The Relationships of Media, Task, Spatial Presence, and Critical Thinking, in an Online Tutorial Designed to Teach Art Criticism
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This experimental study analyzed the relationships between media type, task type, the learners’ experience of spatial presence in media and learning outcomes. Spatial presence is believed to represent the users’ focus of attention on and involvement with a media presentation. Some researchers believe that manipulating factors that increase spatial presence will increase learning and performance. Increased interest in media learning presentations raises questions about what types of media can best support learning, and whether design recommendations can be generalized across domains. Undergraduate and graduate college students were assigned to four experimental treatments to test the hypothesis that spatial presence mediates the effects of task type and media type on a learning task that requires critical thinking: writing an art critique. Media types were static and interactive/immersive; task types were guided and unguided. The Witmer and Singer Presence Questionnaire and the Holistic Critical Thinking Scoring Rubric were used to measure spatial presence and critical thinking, respectively. Results showed that Task type and Media type did not significantly influence Spatial Presence or Critical Thinking. Scores on Spatial Presence were significantly related to the Critical Thinking scores. The guided task immersive media treatment group had fewer high scores on Critical Thinking which suggests that the task structure and/or media type may have distracted from the main learning task. The results support contemporary theories of spatial presence as a phenomenon of mental processing that monitors intention and goal completion but is not dependent on specific media characteristics. The results also suggest congruence between contemporary ideas about spatial presence and the cognitive load theory of learning.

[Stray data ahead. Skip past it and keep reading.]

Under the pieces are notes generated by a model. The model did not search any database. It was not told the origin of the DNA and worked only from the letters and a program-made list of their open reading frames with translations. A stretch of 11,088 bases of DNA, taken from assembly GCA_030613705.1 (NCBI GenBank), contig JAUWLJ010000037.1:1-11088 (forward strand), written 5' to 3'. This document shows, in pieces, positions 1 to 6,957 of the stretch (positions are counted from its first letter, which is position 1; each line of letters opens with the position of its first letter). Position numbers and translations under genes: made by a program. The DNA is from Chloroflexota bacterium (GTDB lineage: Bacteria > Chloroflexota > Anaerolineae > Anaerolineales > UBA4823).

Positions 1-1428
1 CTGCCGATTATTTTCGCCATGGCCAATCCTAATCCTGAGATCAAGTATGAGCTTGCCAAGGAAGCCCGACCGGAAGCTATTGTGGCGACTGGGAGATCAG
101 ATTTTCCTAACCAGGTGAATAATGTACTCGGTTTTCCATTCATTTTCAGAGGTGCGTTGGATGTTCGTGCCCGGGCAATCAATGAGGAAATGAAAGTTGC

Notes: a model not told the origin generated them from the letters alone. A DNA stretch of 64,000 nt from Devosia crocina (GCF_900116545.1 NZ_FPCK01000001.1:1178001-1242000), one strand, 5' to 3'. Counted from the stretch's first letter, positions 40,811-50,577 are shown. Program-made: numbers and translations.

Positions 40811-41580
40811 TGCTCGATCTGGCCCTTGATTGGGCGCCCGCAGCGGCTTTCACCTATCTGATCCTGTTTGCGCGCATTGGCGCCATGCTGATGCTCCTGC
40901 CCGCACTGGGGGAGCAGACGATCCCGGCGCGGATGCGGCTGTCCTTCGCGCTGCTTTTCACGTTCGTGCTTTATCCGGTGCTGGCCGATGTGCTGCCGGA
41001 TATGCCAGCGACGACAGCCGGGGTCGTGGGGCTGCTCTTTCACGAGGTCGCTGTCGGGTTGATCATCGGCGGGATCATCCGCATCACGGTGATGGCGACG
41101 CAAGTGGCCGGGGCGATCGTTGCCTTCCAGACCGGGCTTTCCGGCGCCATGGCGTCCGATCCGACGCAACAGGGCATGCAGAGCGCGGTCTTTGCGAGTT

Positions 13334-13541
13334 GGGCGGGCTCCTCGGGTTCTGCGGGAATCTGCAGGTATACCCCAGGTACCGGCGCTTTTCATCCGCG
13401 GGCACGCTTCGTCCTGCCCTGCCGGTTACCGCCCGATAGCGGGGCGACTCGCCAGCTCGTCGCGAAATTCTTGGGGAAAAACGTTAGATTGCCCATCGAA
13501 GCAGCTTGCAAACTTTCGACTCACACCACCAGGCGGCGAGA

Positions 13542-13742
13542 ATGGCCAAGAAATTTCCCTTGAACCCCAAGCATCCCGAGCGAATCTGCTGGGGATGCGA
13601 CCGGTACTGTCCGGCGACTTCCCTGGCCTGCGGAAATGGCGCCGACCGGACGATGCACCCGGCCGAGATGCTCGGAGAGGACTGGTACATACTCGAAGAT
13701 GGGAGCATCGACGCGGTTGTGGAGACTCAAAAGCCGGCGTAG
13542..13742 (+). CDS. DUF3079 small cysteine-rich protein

Wood, Nancy O (2013). The Relationships of Media, Task, Spatial Presence, and Critical Thinking, in an Online Tutorial Designed to Teach Art Criticism. Doctoral dissertation, Texas A & M University. Available electronically from